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Genetics of IL28B and HCV—response to infection and treatment

Abstract

The IL28B locus attracted the attention of HCV researchers after a series of genome-wide association studies independently identified a strong association between common IL28B polymorphisms and the outcome of PEG-IFN-α plus ribavirin combination therapy in patients chronically infected with HCV genotype 1. This association was subsequently replicated for other HCV genotypes and has been linked to spontaneous eradication of HCV, development of steatosis and biochemical changes (such as altered levels of γ-glutamyl transpeptidase and LDL). Despite the introduction of direct-acting antiviral drugs, IL28B genetics are likely to play a part in patient selection and treatment decisions—moving towards a personalized approach to therapy. In HCV-infected patients with the so-called favourable IL28B genotype (rs12979860 CC; associated with better treatment response), hepatic expression levels of IL28B and interferon-stimulated genes seem to be reduced at baseline, but are induced more strongly after IFN-α administration, perhaps resulting in more effective elimination of the virus. Clarification of the mechanisms underlying these biological phenomena will lead to improved understanding of the antiviral effects of IFN-λ and, ideally, to the development of better therapies against HCV infection. This Review summarizes current understanding of the role of IL28B in HCV infection and response to therapy.

Key Points

  • The 130–170 million people chronically infected with HCV have an increased risk of cirrhosis, hepatocellular carcinoma and liver failure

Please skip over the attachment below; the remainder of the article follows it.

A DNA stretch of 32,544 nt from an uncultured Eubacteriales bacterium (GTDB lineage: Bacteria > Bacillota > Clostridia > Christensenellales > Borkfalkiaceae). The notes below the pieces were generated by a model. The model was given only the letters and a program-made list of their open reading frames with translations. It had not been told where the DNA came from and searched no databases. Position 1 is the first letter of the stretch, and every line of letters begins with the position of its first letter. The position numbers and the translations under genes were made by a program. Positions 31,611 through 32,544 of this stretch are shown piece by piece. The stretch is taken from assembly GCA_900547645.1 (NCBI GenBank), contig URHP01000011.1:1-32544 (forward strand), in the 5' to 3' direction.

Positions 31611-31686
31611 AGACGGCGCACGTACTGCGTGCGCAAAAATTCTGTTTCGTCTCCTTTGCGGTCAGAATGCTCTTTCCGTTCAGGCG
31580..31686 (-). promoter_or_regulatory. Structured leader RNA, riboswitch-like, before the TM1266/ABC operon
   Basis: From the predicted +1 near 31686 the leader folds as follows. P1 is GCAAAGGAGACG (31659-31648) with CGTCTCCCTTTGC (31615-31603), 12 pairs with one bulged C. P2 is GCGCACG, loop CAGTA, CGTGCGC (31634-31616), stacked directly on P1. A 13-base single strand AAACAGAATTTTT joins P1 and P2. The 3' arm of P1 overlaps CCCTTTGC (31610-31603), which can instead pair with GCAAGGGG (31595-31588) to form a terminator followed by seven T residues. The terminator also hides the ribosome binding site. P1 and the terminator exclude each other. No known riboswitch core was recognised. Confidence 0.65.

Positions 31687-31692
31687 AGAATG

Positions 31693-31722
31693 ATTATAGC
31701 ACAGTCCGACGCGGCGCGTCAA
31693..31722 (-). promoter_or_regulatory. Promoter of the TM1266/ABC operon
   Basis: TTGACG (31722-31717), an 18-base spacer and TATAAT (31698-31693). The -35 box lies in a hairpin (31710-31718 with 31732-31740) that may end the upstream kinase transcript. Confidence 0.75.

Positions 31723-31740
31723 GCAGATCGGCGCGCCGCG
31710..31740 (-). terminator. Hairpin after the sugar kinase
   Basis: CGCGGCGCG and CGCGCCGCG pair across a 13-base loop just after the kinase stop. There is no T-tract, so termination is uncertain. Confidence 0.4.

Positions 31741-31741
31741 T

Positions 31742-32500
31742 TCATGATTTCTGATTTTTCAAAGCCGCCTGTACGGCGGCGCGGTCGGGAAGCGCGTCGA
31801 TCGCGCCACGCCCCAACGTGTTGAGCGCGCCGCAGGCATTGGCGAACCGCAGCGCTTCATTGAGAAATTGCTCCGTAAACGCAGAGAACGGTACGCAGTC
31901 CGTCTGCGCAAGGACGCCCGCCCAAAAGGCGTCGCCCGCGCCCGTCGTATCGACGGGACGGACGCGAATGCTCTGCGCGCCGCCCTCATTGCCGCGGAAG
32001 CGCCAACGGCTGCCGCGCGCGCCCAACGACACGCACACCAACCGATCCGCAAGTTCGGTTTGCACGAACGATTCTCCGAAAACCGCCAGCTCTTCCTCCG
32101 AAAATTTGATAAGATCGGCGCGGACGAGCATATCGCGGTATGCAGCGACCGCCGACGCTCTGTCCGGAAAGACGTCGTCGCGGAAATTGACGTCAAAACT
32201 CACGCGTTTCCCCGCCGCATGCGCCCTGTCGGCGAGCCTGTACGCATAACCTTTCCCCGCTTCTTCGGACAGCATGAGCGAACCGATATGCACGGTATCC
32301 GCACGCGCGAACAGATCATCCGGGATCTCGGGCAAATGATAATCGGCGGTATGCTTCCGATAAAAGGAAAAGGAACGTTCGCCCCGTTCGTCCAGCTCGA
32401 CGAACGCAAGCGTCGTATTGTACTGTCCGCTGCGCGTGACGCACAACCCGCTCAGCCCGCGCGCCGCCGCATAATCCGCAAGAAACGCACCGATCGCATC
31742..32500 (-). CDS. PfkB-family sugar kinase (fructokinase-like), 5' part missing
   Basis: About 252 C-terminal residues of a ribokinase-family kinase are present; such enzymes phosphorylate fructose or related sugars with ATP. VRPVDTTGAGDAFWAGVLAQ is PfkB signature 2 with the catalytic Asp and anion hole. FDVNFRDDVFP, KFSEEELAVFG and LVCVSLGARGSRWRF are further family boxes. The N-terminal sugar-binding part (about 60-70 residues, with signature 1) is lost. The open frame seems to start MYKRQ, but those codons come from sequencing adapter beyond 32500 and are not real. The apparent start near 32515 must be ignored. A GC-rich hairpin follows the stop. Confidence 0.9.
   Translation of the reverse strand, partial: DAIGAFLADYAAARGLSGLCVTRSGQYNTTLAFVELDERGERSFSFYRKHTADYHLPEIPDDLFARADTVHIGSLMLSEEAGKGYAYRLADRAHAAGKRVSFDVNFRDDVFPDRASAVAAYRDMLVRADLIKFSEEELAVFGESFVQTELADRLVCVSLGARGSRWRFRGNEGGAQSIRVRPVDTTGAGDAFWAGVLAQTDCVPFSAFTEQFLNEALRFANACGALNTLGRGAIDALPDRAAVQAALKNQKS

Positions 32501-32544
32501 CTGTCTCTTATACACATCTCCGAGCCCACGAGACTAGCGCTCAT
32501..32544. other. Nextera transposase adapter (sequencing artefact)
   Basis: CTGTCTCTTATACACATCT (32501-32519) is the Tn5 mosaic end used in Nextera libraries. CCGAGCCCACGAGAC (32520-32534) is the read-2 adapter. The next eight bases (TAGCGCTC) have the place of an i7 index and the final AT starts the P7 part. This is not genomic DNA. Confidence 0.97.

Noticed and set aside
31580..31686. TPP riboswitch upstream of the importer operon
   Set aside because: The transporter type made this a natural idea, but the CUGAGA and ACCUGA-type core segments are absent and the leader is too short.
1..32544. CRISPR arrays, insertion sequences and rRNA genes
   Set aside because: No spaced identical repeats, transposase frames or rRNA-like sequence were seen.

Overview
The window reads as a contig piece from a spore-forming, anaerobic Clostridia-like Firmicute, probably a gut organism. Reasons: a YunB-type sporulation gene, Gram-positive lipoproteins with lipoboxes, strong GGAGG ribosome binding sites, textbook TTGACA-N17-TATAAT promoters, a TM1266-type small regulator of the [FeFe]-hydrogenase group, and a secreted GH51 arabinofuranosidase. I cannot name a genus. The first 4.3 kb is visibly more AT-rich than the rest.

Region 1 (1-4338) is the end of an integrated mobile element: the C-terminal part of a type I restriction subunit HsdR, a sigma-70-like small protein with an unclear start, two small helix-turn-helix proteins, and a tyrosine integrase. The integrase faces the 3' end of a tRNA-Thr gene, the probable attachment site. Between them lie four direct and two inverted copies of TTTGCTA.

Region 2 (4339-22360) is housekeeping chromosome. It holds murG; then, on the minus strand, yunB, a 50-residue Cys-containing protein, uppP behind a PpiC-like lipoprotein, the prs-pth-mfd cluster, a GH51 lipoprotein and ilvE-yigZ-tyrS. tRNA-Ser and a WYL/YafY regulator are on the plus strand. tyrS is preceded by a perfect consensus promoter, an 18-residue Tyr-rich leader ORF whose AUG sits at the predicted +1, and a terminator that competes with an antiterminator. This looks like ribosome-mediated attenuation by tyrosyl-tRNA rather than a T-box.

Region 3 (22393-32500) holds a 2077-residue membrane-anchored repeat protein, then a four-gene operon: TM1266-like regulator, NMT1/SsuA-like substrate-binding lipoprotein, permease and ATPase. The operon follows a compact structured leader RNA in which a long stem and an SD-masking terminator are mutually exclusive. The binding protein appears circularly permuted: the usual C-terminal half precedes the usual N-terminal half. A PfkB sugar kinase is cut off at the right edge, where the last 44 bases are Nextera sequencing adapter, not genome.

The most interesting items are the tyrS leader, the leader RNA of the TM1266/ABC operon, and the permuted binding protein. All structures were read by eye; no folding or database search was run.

• Several single nucleotide polymorphisms upstream of the IL28B gene are associated with spontaneous clearance of HCV and improved response to PEG-IFN-α plus ribavirin combination therapy

  • In patients with the so-called favourable IL28B allele (rs12979860 CC), associated with better response to therapy, HCV RNA levels decline rapidly with treatment and IFN-α therapy induces strong interferon-stimulated gene (ISG) expression

  • In patients with unfavourable IL28B genotypes (rs12979860 CC/TT), ISG expression tends to be refractory to further IFN stimulation, resulting in poor response to IFN therapy

  • IL28B genotype might also predict response to telaprevir triple therapy, although it might not be as effective at predicting the treatment response in this scenario as with PEG-IFN-α plus ribavirin combination therapy

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Figure 1: The IL28–IL29 locus on chromosome 19.
Figure 2: Potential role of the favourable IL28B genotype in the response to interferon therapy.
Figure 3: Potential role of the unfavourable IL28B genotype in the response to interferon therapy.

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Acknowledgements

This work was supported in part by Grants-in-Aid for scientific research and development from the Ministry of Education, Culture, Sports, Science and Technology, and the Ministry of Health, Labour and Welfare, Government of Japan.

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All authors contributed equally to researching data for the article, discussion of content and reviewing and/or editing the manuscript before submission. C. N. Hayes and K. Chayama wrote the article.

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Correspondence to Kazuaki Chayama.

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Hayes, C., Imamura, M., Aikata, H. et al. Genetics of IL28B and HCV—response to infection and treatment. Nat Rev Gastroenterol Hepatol 9, 406–417 (2012). https://doi.org/10.1038/nrgastro.2012.101

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